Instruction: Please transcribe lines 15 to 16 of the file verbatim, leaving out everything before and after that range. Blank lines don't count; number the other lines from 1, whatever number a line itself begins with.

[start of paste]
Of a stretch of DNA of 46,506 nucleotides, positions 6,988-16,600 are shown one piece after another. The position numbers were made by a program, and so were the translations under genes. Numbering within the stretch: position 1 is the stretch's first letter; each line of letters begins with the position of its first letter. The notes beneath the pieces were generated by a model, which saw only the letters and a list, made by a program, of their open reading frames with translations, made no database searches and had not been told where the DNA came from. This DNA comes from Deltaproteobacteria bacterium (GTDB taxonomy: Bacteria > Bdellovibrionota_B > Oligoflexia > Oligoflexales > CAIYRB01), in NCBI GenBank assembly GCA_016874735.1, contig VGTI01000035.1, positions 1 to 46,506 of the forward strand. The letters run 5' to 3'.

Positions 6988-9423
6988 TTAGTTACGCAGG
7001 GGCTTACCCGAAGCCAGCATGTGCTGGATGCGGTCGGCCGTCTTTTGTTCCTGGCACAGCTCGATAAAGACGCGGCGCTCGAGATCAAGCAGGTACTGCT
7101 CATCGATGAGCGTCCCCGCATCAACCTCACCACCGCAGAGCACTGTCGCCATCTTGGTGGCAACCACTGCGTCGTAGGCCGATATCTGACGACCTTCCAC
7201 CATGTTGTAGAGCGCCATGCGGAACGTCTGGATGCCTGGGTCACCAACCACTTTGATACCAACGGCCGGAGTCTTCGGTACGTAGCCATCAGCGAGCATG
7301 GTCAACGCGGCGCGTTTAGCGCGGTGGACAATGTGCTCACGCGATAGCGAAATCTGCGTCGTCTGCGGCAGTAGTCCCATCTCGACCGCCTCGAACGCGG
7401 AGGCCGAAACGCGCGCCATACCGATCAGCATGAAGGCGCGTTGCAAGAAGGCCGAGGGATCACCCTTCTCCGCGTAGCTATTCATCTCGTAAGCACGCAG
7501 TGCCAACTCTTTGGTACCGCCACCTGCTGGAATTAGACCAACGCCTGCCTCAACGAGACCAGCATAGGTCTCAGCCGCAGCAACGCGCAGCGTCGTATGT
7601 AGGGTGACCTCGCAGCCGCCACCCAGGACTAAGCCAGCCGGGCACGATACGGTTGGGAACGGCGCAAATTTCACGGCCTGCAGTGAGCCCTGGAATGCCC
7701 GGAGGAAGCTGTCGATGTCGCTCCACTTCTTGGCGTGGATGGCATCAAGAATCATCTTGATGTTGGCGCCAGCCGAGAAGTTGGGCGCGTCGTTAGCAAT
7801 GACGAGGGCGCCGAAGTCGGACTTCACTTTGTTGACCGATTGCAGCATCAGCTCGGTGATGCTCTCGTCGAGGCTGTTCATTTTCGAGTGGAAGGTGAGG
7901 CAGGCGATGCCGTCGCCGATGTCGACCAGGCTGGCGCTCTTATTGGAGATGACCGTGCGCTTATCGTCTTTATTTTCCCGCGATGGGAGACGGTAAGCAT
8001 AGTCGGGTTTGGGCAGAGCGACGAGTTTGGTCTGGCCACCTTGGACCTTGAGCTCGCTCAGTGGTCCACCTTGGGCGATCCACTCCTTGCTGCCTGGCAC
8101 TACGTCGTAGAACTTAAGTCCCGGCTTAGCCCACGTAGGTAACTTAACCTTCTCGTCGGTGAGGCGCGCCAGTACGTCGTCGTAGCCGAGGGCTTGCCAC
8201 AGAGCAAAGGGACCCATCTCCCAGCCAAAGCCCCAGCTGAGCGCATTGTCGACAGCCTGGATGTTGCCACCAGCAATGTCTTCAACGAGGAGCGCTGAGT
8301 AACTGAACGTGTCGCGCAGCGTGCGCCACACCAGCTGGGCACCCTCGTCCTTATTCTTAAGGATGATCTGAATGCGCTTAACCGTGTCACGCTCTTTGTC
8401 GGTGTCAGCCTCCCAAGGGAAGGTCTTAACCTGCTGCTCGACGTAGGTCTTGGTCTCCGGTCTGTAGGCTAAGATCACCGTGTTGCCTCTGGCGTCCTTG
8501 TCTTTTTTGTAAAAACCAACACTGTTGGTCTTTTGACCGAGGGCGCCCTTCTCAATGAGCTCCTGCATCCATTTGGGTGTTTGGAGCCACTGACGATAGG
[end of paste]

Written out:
8101 TACGTCGTAGAACTTAAGTCCCGGCTTAGCCCACGTAGGTAACTTAACCTTCTCGTCGGTGAGGCGCGCCAGTACGTCGTCGTAGCCGAGGGCTTGCCAC
8201 AGAGCAAAGGGACCCATCTCCCAGCCAAAGCCCCAGCTGAGCGCATTGTCGACAGCCTGGATGTTGCCACCAGCAATGTCTTCAACGAGGAGCGCTGAGT